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Deduping Data in SQL Server 2005 Expand / Collapse
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Posted Monday, January 30, 2006 5:35 PM
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Comments posted to this topic are about the content posted at http://www.sqlservercentral.com/columnists/chawkins/dedupingdatainsqlserver2005.asp


Post #254584
Posted Tuesday, February 7, 2006 3:37 AM
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When you are populating the record set, take out the GO between the next-to-the-last and the last insert statements. Having this penultimate GO in the set of queries will remove the scope of the @NOW variable and cause the last INSERT to fail.


Post #256304
Posted Tuesday, February 7, 2006 4:03 AM


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nice example

Here is another :

WITH cteEmployeeOrderedByMyRowNumber AS
(SELECT ROW_NUMBER() OVER (ORDER BY EMPID ASC, REFDATE ASC) AS MyRowNumber
, Row_NUMBER() Over (Partition By EMPID,FNAME,LNAME Order By REFDATE ASC) as PartitionRank
, *
FROM EMPLOYEE
-- WHERE 1 = 1
)
DELETE FROM cteEmployeeOrderedByMyRowNumber
where PartitionRank > 1 ;

 

just to get it in the tips of the fingers

 



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Post #256306
Posted Tuesday, February 7, 2006 8:11 AM
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Hi...

 

I usually clean up my "mess" with "something" like this

 

delete from myTable where myID NOT in

(select min(MyID) from myTable group by myUniqueField[s])

 

But I think the best application for CTE are recursive querries...

Post #256425
Posted Tuesday, February 7, 2006 9:24 AM
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Is there a performance gain to using this function and technique?  Or is it just one of those "hey cool function --- let's use it"? 




aries
Post #256461
Posted Tuesday, February 7, 2006 1:14 PM
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great examples!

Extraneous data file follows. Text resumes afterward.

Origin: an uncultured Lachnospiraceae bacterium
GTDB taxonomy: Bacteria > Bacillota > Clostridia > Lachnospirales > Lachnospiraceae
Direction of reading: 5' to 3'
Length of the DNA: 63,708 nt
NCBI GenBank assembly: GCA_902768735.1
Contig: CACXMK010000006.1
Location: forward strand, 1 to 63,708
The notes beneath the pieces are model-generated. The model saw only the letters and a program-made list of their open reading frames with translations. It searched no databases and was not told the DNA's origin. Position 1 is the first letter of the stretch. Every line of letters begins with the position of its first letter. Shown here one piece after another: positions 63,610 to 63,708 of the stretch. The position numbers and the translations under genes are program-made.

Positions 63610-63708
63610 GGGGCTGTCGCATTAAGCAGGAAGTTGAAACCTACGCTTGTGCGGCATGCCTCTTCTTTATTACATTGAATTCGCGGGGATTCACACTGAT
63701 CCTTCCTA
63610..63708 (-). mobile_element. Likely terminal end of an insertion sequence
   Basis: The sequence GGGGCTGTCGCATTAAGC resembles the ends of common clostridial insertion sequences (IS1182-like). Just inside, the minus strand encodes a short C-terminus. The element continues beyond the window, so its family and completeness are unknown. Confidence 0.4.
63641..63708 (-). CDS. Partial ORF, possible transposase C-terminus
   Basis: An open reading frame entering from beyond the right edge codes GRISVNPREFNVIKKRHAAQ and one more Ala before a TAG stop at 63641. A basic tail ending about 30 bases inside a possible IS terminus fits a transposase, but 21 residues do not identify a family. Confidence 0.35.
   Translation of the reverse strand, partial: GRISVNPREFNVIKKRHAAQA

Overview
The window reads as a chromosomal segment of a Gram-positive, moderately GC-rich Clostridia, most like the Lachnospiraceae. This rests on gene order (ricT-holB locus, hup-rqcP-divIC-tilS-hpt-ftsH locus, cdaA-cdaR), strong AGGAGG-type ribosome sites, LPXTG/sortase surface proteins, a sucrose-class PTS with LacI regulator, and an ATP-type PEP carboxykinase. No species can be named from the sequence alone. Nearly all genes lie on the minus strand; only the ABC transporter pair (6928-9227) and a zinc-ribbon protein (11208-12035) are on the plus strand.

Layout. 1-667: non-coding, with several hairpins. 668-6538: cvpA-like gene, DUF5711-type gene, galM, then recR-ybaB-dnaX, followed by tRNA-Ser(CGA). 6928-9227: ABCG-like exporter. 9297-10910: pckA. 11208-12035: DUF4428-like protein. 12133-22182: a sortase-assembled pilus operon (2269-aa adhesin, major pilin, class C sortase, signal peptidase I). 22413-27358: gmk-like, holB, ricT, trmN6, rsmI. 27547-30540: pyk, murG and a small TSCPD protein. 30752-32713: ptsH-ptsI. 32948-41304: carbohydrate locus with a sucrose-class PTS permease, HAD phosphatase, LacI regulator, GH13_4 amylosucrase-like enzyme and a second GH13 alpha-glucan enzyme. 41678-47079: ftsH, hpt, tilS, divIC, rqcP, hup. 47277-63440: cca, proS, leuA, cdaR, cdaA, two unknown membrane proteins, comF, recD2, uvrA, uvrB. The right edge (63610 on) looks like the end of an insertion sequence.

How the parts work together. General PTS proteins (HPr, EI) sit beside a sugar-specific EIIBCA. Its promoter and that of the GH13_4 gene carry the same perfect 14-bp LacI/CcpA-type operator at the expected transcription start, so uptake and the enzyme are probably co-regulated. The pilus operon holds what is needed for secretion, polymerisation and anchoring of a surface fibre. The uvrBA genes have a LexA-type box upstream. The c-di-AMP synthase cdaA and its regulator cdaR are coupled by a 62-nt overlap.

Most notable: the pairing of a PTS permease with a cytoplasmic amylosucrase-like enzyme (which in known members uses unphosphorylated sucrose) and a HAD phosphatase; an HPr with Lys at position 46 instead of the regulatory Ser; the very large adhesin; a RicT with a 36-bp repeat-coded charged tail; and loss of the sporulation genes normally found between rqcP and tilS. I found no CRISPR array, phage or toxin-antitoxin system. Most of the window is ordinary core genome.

If only duplicates need to be removed the ROW_NUMBER() may not be needed.

WITH cteEmployeeOrderedByMyRank AS
(SELECT RANK() OVER (PARTITION BY EMPID,FNAME,LNAME ORDER BY REFDATE ASC) AS PartitionRank
, *
FROM EMPLOYEE
-- WHERE 1 = 1
)
DELETE FROM cteEmployeeOrderedByMyRank
WHERE PartitionRank > 1 ;
 
It surely seems to be much faster than the cursor based apporach.




bm21
Post #256535
Posted Tuesday, February 7, 2006 4:30 PM
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Interesting demonstration of the ROW_NUMBER() function. Please say it ain’t so, Joe! - that you are not using cursors to remove duplicate rows. Even the technique of a SELECT DISTINCT into a temporary table would be a better option. As other readers have commented, there are a number of ways to remove duplicate rows. This would be my approach:

 

DELETE Employee

FROM Employee a INNER JOIN (SELECT Empid,

                                                                          FName,

                                                                          LName,

                                                                         MIN(RefDate) AS 'MinDate'

                                                          FROM Employee   

                                                         GROUP BY Empid, FName, LName) b

                                  ON a.Empid = b.Empid

                                 AND a.FName = b.FName

                                 AND a.LName = b.LName

                                 AND a.RefDate > b.MinDate

 

This would still leave the issue of James verses Jim that would need to be resolved separately. If you didn’t care about spelling variations and wanted to assume that the first entry was the correct one then this would work:

 

DELETE Employee

FROM Employee a INNER JOIN (SELECT Empid,

                                                                          MIN(RefDate) AS 'MinDate'

                                                          FROM Employee

                                                         GROUP BY Empid) b

                                  ON a.Empid = b.Empid

                                 AND a.RefDate > b.MinDate

 

I would be interested in the question of performance between the two techniques but I’d put my money on mine which I suspect has a whole lot less overhead even as a cross join than having the engine generate a row position.

 

 




Post #256587
Posted Wednesday, February 7, 2007 4:45 AM
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Another option (that works with SQL 2000) and even in cases of all the columns having the same value (no column to differentiate the rows), is inserting the result set into a new table with an identity column (or adding an identity column to the original table). After that, it's just a matter of keeping the distinct rows as shown in the comments.

I can't remember where I read this solution, but it was either here in SQL Server Central or SQL Team foruns.

André Cardoso




Post #343065
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